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MPAA’s Dodd digs in at fest

Talks circle movie piracy and how it's handled

In the two months since Christopher Dodd took the top job at the Motion Picture Assn. of America, attention has been on what he’ll do for Hollywood in Washington.

In his first trip to Cannes as chief of the trade association, the focus is on that of ambassador to the rest of the world.

“The movie business is kind of considered old hat,” Dodd told Variety in a break at the Majestic Beach on Monday. “But the reality is that it’s highly innovative and creative.”

That’s been a main talking point as Dodd participated in roundtable discussions, hosted a Sunday night reception and met with an array of European politicians and trade reps.

He said the perceptions of Hollywood have much to do with how the industry convinces the worldwide public that copyright theft is a problem. As he has elsewhere, he said the industry has done an “abysmal” job on this front.

It starts with the word often used to describe it: piracy.

“The big issue for us is thievery,” he said. “I hate the word ‘piracy’ because it conjures up these lovable characters. Theft of intellectual property is the dominant issue.”

Dodd is seeking to craft legislative and educational anti-theft initiatives that can work in individual markets rather than a one-size-fits all approach.

And he believes that the key message the industry needs to convey is that theft of intellectual property has a profoundly negative cultural impact.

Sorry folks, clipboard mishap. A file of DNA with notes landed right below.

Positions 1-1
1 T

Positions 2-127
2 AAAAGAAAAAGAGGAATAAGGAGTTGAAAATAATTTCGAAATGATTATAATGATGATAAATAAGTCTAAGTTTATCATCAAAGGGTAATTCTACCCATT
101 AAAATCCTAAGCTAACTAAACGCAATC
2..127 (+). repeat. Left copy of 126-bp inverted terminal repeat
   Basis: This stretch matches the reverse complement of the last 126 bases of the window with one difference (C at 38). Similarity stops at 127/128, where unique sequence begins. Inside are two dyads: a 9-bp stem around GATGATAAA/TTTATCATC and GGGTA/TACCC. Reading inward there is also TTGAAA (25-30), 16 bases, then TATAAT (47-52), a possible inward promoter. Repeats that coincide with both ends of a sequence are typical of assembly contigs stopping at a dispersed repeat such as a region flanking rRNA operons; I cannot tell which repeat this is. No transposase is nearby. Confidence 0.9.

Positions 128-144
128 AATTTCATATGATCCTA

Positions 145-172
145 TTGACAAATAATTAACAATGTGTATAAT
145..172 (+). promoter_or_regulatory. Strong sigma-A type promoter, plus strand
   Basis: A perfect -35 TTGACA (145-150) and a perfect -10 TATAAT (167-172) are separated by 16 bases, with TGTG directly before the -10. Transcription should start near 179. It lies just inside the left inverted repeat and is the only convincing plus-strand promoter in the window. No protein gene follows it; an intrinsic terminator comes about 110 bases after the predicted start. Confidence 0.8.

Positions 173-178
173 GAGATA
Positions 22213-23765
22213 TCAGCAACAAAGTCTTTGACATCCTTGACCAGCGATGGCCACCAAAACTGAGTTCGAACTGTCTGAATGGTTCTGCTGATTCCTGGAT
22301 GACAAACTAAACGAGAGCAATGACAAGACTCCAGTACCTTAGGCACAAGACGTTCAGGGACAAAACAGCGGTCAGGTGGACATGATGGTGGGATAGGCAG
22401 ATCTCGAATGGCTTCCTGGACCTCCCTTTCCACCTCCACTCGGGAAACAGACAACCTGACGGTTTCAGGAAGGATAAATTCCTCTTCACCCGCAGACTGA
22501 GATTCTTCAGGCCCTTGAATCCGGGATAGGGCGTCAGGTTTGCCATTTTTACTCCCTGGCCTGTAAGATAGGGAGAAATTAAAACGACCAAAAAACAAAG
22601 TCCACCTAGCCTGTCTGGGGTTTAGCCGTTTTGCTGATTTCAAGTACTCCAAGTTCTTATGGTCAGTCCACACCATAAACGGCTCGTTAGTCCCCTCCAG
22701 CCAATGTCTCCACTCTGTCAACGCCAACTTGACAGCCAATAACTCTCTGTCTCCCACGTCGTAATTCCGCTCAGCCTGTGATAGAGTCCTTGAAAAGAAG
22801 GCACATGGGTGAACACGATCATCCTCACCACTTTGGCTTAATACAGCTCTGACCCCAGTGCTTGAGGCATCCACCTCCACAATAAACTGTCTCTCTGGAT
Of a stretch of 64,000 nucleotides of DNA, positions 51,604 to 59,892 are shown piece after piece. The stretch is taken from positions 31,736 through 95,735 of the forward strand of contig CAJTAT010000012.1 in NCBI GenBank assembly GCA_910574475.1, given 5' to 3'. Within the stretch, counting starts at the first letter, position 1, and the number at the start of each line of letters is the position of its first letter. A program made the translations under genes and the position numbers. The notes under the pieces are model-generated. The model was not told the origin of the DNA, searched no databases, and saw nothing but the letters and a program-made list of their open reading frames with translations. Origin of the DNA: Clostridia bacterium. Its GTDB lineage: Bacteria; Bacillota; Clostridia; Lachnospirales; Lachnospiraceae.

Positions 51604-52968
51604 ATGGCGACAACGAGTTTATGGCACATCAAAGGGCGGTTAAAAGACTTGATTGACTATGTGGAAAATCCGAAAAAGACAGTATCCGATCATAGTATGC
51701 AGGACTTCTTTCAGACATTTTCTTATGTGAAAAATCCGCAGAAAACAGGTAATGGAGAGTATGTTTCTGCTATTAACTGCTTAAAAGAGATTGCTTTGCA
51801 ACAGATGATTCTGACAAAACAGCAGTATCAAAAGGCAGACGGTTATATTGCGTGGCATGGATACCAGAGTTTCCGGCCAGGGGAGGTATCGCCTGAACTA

“It’s more than just losing jobs,” Dodd asserted. “You lose the ability to tell your story.”

Dodd’s visit to Cannes comes a few days after federal legislation was introduced aimed at curbing online piracy, with a focus on choking off support for foreign sites that sell unauthorized movies, TV shows and music.

One Senate bill, the Protect IP Act, would authorize the Justice Dept. to seek a court order directing third-parties — search engines, payment processors, advertising networks and Internet providers — to cease providing transactions and support to overseas sites engaged in online infringement.

Another Senate bill would make illegal streaming of copyrighted works a felony, bringing it in line with the punishment for peer-to-peer downloading.

Dodd noted that the two bills carry bipartisan support, and were authored by Sen. Patrick Leahy (D-Vt.), the chairman of the Senate Judiciary Committee, along with Sens. Orrin Hatch (R-Utah), Amy Klobuchar (D-Minn.) and John Cornyn (R-Texas).

“It’s one of the few areas that Democrats and Republicans agree on. I’m very hopeful that we can get this to the finish line.”

Dodd is packing a lot into his three days in Cannes. “I saw ‘The Artist’ and it’s just tremendous,” he said. “I’m planning to see ‘Tree of Life’ tonight.”

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